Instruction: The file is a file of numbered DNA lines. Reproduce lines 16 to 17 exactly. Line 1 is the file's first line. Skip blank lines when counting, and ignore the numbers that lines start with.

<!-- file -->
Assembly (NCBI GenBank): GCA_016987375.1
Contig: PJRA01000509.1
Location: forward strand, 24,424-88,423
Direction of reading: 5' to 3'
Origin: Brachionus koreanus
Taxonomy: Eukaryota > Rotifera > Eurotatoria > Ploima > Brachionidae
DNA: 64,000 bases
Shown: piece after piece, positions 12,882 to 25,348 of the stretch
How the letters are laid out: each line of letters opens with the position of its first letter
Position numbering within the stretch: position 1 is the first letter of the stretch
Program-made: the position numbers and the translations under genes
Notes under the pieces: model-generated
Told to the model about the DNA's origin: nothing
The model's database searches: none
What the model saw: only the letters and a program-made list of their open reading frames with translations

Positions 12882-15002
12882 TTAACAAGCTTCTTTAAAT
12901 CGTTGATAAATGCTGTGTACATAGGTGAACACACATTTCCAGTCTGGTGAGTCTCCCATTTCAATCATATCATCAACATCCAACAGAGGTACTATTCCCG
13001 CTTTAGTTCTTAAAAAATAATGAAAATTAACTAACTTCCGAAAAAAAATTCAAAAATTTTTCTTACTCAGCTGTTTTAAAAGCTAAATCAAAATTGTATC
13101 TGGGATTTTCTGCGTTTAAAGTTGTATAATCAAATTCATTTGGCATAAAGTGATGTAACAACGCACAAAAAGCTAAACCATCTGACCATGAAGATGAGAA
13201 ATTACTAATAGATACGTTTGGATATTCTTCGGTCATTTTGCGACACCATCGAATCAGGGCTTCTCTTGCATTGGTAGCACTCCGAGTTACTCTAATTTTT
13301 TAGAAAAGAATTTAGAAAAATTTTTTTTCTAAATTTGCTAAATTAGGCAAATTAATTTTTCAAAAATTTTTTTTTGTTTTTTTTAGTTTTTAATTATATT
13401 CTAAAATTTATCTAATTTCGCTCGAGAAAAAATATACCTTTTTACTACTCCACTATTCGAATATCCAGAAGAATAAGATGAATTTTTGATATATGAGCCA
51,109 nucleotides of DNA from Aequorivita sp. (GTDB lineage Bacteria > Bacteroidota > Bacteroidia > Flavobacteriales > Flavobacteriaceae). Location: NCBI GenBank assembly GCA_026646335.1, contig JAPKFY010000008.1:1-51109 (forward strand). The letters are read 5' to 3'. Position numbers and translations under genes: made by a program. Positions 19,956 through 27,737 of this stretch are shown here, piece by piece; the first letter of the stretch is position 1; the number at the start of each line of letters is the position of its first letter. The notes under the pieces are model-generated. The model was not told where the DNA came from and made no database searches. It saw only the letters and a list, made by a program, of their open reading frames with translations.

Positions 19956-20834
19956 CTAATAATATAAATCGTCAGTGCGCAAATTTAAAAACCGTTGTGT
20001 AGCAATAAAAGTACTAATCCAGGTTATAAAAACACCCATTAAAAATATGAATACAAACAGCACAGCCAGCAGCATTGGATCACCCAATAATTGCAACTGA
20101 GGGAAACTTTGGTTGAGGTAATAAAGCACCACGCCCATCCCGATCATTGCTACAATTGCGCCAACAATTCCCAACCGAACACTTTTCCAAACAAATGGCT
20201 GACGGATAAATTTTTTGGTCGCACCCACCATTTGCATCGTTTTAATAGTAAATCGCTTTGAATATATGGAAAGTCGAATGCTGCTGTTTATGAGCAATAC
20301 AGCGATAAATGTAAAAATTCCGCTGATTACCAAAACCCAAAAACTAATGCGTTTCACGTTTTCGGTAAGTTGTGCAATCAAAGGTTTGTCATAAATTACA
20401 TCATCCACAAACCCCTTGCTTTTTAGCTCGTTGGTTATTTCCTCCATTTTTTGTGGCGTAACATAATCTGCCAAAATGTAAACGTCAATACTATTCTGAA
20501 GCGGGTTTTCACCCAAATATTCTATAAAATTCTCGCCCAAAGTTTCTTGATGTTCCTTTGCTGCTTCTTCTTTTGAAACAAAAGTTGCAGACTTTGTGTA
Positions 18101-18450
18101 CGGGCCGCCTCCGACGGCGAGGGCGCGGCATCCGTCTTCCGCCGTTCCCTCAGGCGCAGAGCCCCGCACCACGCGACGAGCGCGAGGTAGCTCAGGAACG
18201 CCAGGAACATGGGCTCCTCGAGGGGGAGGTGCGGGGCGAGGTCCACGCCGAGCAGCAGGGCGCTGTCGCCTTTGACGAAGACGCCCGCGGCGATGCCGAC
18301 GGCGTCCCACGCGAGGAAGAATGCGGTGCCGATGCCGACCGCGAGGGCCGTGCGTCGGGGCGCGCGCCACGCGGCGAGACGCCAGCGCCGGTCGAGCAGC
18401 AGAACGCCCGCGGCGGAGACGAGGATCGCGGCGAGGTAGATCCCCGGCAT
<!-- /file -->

Positions 12882-15002
12882 TTAACAAGCTTCTTTAAAT